The challenges we are facing: Firstly, use of diagnostic tests are not common as cost of laboratory testing and the report timing of specimen culture which will take 3 days make doctors rely heavily on their clinical judgement. Decision to prescribe antibiotics is rarely based on definitive diagnosis. Evidence-based prescribing and dispensing should be the standard of care.

Secondly, the lack of local epidemiology data on resistance pattern of common pathogens especially in private primary care is another hot issue. The establishment of our advisory group is not for compulsory surveillance of antibiotic use in private sector though we will try to work out possible ways to understand the private practice in antibiotic use and to evaluate the effectiveness of programme. We are going to conduct a survey by obtaining feedback from primary care doctors through questionnaires during training sessions. Their views on awareness, usefulness of ASP materials and their frequency of antibiotic prescription for the three diseases in the guidelines will be collected. We have approached HMOs for feasibility to get their data for analysis. Though they have reservation to provide data due to privacy issue, they start to move forward by looking into the antibiotic use in their organisations. The use of electronic channel like eHRSS is not well adopted by primary care doctors for record sharing though this method will progress down the years and should be encouraged. I have heard a microbiologist who recommended taking photos of medication bags and submitting to Department of Health for data collection. This is impractical and can be misleading. The bag is dumb about the clinical presentations, working diagnosis and background situations.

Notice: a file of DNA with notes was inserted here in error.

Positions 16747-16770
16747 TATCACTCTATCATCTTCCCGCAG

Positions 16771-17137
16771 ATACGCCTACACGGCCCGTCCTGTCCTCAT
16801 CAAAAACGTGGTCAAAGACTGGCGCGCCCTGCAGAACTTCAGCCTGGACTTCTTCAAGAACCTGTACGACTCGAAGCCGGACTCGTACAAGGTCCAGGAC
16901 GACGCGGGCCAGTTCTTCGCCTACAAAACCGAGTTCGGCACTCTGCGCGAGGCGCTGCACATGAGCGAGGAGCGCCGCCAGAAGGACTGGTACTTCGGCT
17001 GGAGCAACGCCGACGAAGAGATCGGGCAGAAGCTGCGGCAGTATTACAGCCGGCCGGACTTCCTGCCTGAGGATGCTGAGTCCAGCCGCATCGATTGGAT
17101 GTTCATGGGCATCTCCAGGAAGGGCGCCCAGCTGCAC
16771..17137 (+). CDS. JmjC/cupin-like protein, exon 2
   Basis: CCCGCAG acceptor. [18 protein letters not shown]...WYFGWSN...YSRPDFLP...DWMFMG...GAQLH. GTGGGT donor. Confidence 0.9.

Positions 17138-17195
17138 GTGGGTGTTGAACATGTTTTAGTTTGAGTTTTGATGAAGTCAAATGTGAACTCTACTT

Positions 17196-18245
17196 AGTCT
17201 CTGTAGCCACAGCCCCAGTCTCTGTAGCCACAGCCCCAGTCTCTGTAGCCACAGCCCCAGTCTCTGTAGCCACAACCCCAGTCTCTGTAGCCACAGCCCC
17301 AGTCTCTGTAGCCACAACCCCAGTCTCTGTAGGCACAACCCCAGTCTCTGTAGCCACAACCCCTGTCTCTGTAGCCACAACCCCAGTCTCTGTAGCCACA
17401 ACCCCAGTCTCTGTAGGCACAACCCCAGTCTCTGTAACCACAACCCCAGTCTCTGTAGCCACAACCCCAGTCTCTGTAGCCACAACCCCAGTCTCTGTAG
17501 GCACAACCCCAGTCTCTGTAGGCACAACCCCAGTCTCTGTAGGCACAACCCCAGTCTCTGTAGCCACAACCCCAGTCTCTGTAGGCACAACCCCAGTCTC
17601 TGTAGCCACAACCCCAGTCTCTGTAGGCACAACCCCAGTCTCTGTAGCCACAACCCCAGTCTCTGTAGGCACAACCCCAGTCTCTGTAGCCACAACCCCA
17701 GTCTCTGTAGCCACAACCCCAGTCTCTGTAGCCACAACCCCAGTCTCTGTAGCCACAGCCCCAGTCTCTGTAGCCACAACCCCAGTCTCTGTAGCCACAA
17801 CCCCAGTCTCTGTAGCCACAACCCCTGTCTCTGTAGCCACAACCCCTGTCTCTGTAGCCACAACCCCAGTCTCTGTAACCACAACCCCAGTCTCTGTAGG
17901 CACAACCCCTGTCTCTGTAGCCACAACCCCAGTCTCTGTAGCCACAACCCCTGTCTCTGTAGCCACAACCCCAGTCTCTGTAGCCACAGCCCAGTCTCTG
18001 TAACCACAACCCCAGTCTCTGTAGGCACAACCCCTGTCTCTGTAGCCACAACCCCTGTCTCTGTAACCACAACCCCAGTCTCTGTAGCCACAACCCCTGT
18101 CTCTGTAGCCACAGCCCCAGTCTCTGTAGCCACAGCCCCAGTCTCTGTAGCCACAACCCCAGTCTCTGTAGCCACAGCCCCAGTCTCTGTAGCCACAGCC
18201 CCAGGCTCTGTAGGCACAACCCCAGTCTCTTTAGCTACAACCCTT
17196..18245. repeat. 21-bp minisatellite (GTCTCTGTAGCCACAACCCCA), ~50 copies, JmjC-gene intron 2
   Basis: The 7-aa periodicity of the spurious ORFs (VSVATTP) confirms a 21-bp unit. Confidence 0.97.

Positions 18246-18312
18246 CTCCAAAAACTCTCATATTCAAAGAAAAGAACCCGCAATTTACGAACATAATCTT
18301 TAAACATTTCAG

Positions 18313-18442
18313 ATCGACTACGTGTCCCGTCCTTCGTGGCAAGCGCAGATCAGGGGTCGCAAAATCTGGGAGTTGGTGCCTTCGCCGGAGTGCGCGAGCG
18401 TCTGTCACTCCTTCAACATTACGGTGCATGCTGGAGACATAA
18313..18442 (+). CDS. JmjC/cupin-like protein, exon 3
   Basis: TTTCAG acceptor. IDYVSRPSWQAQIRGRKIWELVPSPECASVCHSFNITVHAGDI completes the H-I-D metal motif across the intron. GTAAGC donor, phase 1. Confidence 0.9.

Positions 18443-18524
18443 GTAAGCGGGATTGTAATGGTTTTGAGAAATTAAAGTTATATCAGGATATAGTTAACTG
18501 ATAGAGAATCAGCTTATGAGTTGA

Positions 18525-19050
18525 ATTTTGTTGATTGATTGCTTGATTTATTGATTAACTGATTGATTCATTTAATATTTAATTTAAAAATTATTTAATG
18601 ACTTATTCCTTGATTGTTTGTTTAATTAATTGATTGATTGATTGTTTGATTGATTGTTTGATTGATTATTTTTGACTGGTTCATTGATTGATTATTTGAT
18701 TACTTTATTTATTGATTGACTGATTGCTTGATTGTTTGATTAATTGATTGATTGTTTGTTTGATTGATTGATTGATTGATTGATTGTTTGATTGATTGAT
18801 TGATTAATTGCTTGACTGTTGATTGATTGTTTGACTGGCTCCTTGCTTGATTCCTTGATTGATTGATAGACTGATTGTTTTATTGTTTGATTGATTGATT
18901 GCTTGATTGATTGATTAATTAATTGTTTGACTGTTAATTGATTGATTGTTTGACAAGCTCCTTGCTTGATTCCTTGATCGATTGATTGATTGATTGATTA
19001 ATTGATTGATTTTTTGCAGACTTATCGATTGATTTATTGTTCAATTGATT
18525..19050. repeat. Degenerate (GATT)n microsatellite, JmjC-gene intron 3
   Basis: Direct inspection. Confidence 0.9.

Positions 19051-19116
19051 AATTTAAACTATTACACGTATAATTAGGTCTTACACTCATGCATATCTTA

Thirdly, public and patients’ support for reduction of unnecessary antibiotic prescription is essential. The survey by CHP indicates 97% of Hong Kong people agree to non-prescription of antibiotic if doctor explains clearly. Another survey shows a staggering 54% of people misunderstand antibiotic can cure URTI. That is why patient education is of prime importance.

I can summarize the following keys points: 1. Optimisation of antimicrobial use is one of the keys to combat AMR. 2. Enhance surveillance on antimicrobial resistance and antimicrobial use in primary care is an important initiative. 3. Doctors should prescribe antibiotics when indicated and with reference to the latest local prevalence and susceptibility profiles. 4. Development of guidelines to provide doctors with the knowledge and confidence of appropriate standard of antibiotic prescription should be a future direction. 5. Good doctor-patient relationship enhances judicious use of antibiotics by patients through education. 6. Antibiotics are our precious resources and everybody has the responsibility to treasure and prevent its misuse.

Dr. Angus M W CHAN